Director/Screenplay/Producer – Michael Feifer, Photography – Matt Steinauer, Music – Andres Boulton, Visual Effects – Bryan Roberts, Makeup Effects – Richard Glenn Calderon, Production Design – Cassandra Fuote. Production Company – Imagination Worldwide/Barnholtz Entertainment.
Kane Hodder (Dennis L. Rader), Amy Lyndon (Susan Rader), Odessa Rae (Kimberly/Heather), Cara Sigmund (Annette Rader), Dru Kayla Kellem (Sharon Rader), John Burke (Detective Lutz), Caia Coley (Mary Ann), Sarah Shoup (Lizzy), Nino Simone (Ricky), Kelsey McCann (Kelsey), Anna Margaret Collins (Sarah Riding), Bob Arnold (Pastor Joe), Cameo Cara Martine (Mrs Riding)
Dennis Rader is the town Compliance Office in Park City, Wichita. It is his job to enforce minor rules about the length of grass, stray animals, parking infringements and so on and he takes to this with tyrannical relish, terrorizing people over minor infractions. Dennis is a family man with a wife and two daughters and is also accepted as the president of his church. However, Dennis also has a secret life as the serial killer B.T.K – so nicknamed for his desire to Bind, Torture and Kill – where he breaks into homes and takes great relish in strangling his victims to death.
Films based on true-life serial killers have become very popular in the 00s with the likes of Ed Gein (2000), Dahmer (2002), Nightstalker (2002), Ted Bundy (2002), Gacy (2003), Monster (2003), Evilenko (2004), The Hillside Strangler (2004), The Zodiac (2005), Karla (2006), Lonely Hearts (2006), Zodiac (2007), The Alphabet Killer (2008) and Freeway Killer (2010). Amid this genre of mostly independent films, director Michael Feifer became a specialist of sorts in serial killer biopics with the low-budget likes of Chicago Massacre: Richard Speck (2007), Ed Gein: The Butcher of Plainfield (2007), Boston Strangler: The Untold Story (2008), Bundy: An American Icon (2009) and Drifter: Henry Lee Lucas (2009). Feifer has also directed a handful of non-serial killer low-budget horror films with A Dead Calling (2005), Lethal Eviction (2005), The Graveyard (2006), Grim Reaper (2007) and Bram Stoker’s Dracula’s Guest (2008).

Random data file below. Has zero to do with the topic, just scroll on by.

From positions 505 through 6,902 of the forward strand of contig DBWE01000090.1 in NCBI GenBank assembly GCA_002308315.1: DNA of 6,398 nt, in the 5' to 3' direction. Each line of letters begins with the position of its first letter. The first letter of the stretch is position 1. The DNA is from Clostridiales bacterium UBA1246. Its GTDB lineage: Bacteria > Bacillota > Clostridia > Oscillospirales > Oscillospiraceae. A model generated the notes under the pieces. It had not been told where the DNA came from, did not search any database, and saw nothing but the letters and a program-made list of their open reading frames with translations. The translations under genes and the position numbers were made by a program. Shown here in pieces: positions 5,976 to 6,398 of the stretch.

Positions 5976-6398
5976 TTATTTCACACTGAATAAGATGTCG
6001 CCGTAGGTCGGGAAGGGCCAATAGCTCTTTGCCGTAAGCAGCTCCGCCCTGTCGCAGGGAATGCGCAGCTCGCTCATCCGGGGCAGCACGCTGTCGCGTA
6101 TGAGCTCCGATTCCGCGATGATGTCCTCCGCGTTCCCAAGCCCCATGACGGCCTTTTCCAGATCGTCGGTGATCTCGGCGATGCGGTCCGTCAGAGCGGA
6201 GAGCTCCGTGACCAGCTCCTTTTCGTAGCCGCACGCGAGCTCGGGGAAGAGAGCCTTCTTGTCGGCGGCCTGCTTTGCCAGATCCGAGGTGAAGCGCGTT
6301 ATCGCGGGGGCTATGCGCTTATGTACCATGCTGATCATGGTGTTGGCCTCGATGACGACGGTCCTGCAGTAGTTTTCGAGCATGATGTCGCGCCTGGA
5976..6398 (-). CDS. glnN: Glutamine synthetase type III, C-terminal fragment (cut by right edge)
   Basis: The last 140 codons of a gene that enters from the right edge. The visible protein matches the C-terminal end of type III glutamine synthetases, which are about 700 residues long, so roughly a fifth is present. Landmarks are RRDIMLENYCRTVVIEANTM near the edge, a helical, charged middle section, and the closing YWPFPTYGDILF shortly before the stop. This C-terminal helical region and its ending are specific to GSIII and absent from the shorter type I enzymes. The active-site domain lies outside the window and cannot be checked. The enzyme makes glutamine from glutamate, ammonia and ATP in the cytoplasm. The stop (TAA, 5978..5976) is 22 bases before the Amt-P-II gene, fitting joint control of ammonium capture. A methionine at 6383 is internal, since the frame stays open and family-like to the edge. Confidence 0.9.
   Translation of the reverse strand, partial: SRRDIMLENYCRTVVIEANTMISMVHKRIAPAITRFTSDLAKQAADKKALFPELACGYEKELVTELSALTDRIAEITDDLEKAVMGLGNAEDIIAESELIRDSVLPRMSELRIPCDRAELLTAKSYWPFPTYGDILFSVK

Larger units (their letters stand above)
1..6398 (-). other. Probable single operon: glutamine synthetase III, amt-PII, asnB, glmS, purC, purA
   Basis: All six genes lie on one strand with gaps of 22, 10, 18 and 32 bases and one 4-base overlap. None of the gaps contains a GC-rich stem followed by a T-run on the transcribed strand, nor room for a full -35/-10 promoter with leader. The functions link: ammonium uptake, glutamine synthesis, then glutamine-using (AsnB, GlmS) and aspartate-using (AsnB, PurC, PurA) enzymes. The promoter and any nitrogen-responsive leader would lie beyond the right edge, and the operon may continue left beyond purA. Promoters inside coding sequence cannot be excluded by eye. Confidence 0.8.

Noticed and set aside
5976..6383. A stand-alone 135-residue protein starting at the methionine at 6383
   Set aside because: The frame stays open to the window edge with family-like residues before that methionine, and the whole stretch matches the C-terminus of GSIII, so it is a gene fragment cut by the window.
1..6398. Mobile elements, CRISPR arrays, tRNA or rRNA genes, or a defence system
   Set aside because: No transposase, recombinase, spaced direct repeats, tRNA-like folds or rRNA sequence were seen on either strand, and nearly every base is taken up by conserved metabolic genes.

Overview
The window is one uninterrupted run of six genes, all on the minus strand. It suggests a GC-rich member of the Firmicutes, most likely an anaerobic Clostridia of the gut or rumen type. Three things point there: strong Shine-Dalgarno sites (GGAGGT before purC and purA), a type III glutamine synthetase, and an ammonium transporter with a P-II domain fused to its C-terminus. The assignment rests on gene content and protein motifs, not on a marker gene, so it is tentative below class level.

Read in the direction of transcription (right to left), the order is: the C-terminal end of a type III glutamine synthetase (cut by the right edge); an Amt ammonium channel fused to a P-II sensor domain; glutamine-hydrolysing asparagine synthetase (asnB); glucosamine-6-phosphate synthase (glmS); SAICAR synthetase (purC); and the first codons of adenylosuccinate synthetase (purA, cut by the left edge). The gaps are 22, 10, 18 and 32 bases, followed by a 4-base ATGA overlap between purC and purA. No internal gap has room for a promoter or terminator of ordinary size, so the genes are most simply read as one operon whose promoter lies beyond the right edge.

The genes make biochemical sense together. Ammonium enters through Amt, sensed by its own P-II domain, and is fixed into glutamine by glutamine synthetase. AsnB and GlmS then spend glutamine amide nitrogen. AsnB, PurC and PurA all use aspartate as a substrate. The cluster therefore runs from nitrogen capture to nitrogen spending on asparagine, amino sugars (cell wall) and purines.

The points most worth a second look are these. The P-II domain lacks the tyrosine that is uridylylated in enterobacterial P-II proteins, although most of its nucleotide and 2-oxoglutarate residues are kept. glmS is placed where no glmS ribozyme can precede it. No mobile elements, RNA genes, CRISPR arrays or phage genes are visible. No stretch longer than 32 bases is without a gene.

B.T.K. is based on the story of the BTK Killer Dennis Rader who killed ten people in and around Wichita, Kansas over three decades up until his arrest in 2005. Rader first began in 1974, slaughtering a husband, wife and their two children. Victims sporadically followed over the years, usually single women that Rader would carefully stalk and then break into their homes and strangle. In one case, he even locked one woman’s three children in the bathroom while he strangled her in the next room. There were often long periods between killings but during this time Rader kept up a series of taunting letters to the press. In these there seems a clear need for recognition, he at one point asking why nobody has given him a nickname and suggesting several of his own (it is out of these, stating how he liked to Bind, Torture and Kill victims, that the name BTK Killer stuck) – at another point, he even rang in to report one of his own killings when it was not noticed. Rader was an exceedingly careful planner and his remaining uncaught over the three-decade period became a considerable source of vexation to authorities.
Rader’s downfall came about when he resurfaced during the media focus on the thirtieth anniversary of the original killings. Rader wrote asking the police if they would be able to locate him if he sent them a floppy disk of material. The police naturally answered no, whereupon they promptly identified him from information in the file properties on the disk. Rader was arrested, made a full confession of his crimes and received ten life sentences. The B.T.K story has also seen two other films adaptations with The Hunt for the BTK Killer (2005) starring Gregg Henry and Ulli Lommel’s cheap B.T.K. Killer (2005) with both Eric B. Gerlemen and Gerard Griesbaum as Rader, as well as the excellent The Clovehitch Killer (2018), which was loosely based on B.T.K.